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On July 30, 2005, at an estimated time of 1030 Alaska daylight time, a wheel equipped Cessna 180 airplane, N3188C, collided with tree-covered terrain, about 37 miles south of Fairbanks, Alaska. The airplane was being operated as a visual flight rules 14 CFR Part 91 cross-country personal flight when the accident occurred. The airplane, operated by the pilot, was destroyed by impact and postimpact fire. The certificated private pilot and the sole passenger both sustained fatal injuries. Visual meteorological conditions prevailed at the flight's departure point, and no flight plan was filed. The flight originated at a private airstrip at North Pole, Alaska, about 0945, and was en route to the accident pilot's remote lodge.
Family members and friends of both the pilot and passenger reported to search personnel that the purpose of the flight was to transport the passenger, a heavy equipment mechanic, to the pilot's remote lodge so he could work on some heavy equipment at the lodge. The flight was reported overdue to the Alaska State Troopers on August 2, at 2121, when the airplane did not return to North Pole in the evening hours on August 1, the previously scheduled return time. The Federal Aviation Administration (FAA) issued a missing aircraft notice on August 2, at 2154.
Search personal searched along the flight's anticipated route of flight. No emergency locator transmitter (ELT) signal was received from the airplane. On August 4, about 1630, the burned wreckage was located about 7 miles north of the pilot's remote lodge, in a heavily wooded area. According to search personal, the wreckage site was concealed by 75-foot tall trees, and was only visible when observed from directly above the accident site.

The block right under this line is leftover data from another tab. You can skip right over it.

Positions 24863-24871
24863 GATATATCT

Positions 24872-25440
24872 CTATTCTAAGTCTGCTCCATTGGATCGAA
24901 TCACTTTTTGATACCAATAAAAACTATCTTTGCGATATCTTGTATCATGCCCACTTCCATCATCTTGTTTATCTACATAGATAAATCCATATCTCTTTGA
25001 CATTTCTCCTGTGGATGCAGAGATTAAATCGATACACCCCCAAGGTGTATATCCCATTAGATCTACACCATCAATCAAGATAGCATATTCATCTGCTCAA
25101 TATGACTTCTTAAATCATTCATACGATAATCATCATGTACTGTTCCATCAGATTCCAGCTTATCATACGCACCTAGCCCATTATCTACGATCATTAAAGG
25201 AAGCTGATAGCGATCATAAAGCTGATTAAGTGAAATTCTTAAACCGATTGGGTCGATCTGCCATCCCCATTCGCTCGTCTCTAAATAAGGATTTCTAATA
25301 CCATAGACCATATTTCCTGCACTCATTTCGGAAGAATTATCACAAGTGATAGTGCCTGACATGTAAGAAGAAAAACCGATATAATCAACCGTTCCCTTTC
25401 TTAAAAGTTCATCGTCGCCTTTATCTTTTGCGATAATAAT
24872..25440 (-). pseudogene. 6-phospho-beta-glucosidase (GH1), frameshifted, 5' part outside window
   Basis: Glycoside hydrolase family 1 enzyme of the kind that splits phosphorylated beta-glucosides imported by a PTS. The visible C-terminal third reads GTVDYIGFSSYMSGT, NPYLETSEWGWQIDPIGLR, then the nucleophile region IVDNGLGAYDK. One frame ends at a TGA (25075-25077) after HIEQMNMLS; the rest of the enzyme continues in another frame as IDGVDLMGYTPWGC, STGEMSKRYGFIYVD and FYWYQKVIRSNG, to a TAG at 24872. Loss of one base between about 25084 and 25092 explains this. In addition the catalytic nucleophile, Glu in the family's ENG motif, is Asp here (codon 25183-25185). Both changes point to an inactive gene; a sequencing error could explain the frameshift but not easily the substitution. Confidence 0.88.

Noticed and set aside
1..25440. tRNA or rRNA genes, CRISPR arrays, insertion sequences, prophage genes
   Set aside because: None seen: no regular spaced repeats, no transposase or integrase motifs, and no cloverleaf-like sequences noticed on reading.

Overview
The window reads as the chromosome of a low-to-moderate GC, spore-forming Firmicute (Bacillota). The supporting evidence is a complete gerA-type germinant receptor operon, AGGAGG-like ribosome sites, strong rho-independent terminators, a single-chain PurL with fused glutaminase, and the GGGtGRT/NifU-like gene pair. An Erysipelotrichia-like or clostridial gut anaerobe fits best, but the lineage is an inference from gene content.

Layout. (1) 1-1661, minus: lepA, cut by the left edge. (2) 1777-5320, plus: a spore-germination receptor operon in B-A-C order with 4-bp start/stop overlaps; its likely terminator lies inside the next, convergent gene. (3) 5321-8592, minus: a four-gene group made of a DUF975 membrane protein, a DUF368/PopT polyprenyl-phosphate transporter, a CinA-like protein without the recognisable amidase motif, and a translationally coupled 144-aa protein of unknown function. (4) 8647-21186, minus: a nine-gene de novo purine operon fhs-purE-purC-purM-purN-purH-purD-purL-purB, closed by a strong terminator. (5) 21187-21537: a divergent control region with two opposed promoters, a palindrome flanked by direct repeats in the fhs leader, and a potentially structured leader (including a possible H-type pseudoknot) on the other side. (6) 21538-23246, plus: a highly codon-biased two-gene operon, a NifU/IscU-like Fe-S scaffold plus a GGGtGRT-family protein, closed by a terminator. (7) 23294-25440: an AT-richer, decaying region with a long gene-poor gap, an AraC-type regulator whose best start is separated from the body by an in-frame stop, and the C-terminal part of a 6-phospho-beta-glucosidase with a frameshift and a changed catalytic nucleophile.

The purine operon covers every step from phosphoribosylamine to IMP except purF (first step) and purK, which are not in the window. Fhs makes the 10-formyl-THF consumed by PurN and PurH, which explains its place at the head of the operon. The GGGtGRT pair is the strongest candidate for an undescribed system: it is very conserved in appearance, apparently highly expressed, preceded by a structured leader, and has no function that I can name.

During an interview with the National Transportation Safety Board (NTSB) investigator-in-charge (IIC) on August 6, a friend of the passenger reported that on the morning of July 30, she drove the passenger to the pilot's home adjacent to the private airstrip where the airplane departed. Soon after arriving, the pilot instructed the passenger to fill six 5-gallon (plastic) fuel containers with diesel fuel, and then place them in the airplane. She said that additional items loaded were a large iron stove, the mechanic's tools, several bags of groceries, and a large blue cooler/ice chest. The friend noted that on previous flights with the accident pilot, the passenger felt uncomfortable because "[the pilot] would never put a seat in for him." She said that he would routinely be required to sit on a plastic bucket or a small ice chest during the flight to the remote lodge.
The pilot held a private pilot certificate with airplane single-engine land rating. According to FAA airmen records on file in the Airman and Medical Records Center, the most recent third-class medical certificate was issued to the pilot on June 9, 2003, which expired on June 30, 2005. A representative with the FAA's Airman and Medical Records Center said there were no pending applications for a medical certificate for the accident pilot.